Then I started calculating. My goal times were long gone. But I realized that I was in danger of not even meeting my previous PR. Not acceptable. I picked up the pace for the last 2 miles and ended up coming within one second of my PR. Which feels terrible but probably feels better than missing it by a minute.
Why I'm so disappointed:
1. Unrealistic expectations. Planning for this race with Dawn, we set some very high expectations that I'm too embarrassed to even put in writing here. Actually no - I'll put it out there - I was shooting for a finish time that would put me in striking distance of a rolldown spot to the World Championships race in Canada. I think my mental meltdown had quite a bit to do with not being able to stand up to the pressure of those expectations.
2. All the time I spent training...and for what? I could have been spending time with my family and friends. I could have been letting my hamstring/adductor heal without spending lots of time and many dollars at physical therapy for the last 6 weeks. I could have been spending some more time at work instead of feeling like a slacker putting in my basic 40 hours to train and go to PT when all my coworkers are working overtime on this massive project that we're launching in just a few short weeks.
3. I hated all but 35 minutes of this race (the swim). I mean, hated it. I've never felt any kind of animosity towards triathlon before. I know that those feelings contributed to my disappointing performance. The contrast of how I felt during this race to how I felt earlier this summer at Buffalo Springs - it's unbelievable.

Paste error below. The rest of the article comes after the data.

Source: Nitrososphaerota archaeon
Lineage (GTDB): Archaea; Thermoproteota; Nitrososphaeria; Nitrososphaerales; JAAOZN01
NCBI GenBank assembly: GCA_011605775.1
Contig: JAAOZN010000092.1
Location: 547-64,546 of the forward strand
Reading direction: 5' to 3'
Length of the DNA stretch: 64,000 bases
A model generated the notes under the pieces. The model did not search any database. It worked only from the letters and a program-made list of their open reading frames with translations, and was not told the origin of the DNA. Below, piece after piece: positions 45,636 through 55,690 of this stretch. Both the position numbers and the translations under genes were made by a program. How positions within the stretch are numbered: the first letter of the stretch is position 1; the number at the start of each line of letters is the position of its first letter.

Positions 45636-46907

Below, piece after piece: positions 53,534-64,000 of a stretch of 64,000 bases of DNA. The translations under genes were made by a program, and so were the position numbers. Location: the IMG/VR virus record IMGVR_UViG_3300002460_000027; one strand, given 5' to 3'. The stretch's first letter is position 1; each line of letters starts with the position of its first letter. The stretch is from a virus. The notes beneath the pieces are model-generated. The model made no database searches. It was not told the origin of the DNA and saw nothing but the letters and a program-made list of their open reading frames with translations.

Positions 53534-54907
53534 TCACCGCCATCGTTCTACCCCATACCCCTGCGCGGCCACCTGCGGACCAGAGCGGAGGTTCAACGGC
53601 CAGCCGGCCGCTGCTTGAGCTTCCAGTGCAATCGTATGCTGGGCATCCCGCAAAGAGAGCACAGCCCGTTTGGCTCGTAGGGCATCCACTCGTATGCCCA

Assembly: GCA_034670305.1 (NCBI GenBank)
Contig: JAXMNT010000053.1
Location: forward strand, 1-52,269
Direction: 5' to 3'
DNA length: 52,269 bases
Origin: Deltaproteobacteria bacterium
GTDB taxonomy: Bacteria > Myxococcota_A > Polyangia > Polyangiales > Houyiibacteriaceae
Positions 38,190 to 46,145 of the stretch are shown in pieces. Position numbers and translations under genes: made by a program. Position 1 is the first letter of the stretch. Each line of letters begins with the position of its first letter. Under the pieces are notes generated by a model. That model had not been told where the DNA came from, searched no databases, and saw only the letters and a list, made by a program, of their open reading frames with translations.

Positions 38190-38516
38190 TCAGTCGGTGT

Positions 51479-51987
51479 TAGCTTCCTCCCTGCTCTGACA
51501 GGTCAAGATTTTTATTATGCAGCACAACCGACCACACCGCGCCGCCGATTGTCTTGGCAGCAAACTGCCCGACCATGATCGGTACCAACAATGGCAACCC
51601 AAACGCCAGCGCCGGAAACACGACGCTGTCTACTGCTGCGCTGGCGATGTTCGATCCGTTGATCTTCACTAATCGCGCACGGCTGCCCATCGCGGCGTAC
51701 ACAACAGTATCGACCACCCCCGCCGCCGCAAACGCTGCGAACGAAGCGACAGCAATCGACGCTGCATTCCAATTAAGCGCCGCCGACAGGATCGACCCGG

Things I learned:
1. Once my brain shuts down, I'm done. My brain got the better of me (again). When has there ever been a race where something unexpected doesn't happen? I need to learn to roll with it better.
2. I am not one of those athletes who "brings it" on race day. I know plenty of people who do, but I am not one of them. I race exactly as fast as I train and nothing more. So if I am going to achieve in racing, I need to achieve in training. Otherwise, I'm being unrealistic.
Things I need to learn:
1. How to "dig deep" when not in panic mode. As soon as I knew I was in danger of embarrassing myself with a finish time slower than my previous PR, I dug in and raced to the finish. I've done this over and over again, usually while running marathons. How do I dig deep before I have to?
2. How to handle myself better on the bike. It's been almost a year since I crashed at IMAZ. I need to stop riding like a scared little baby. To do this, I need to get over my fear of other cyclists, and to do that, I need to learn to handle myself better on the bike. I need to be able to ride around benign corners in my aerobars. Hell, I need to learn how to ride around benign corners without feeling like I'm out of control of my own bike, because that's how I felt yesterday. Any suggestions for how to do this would be much appreciated, except please don't tell me to go ride my tri bike in a pack because I'm too scared. :(
In conclusion! For now, without having consulted Coachie, so we'll see if it holds...I am hanging up my tri bike for a while. When I feel like it, I am going to go get the love of cycling back by riding my road bike with my hubby. I'm going to try to find the joy in this again, because if I lose that, what's the point? My next race is in June at Buffalo Springs, my favorite race, and I cannot have a day there that feels like yesterday felt.
If you've made it all the way through this pity party post, thank you for reading. Please don't feel like you have to comment that you're still proud of me, etc. But if you have any tips for staying mentally in the game when stuff doesn't go your way, or digging deep earlier, or bike skills 101... please send them my way. :)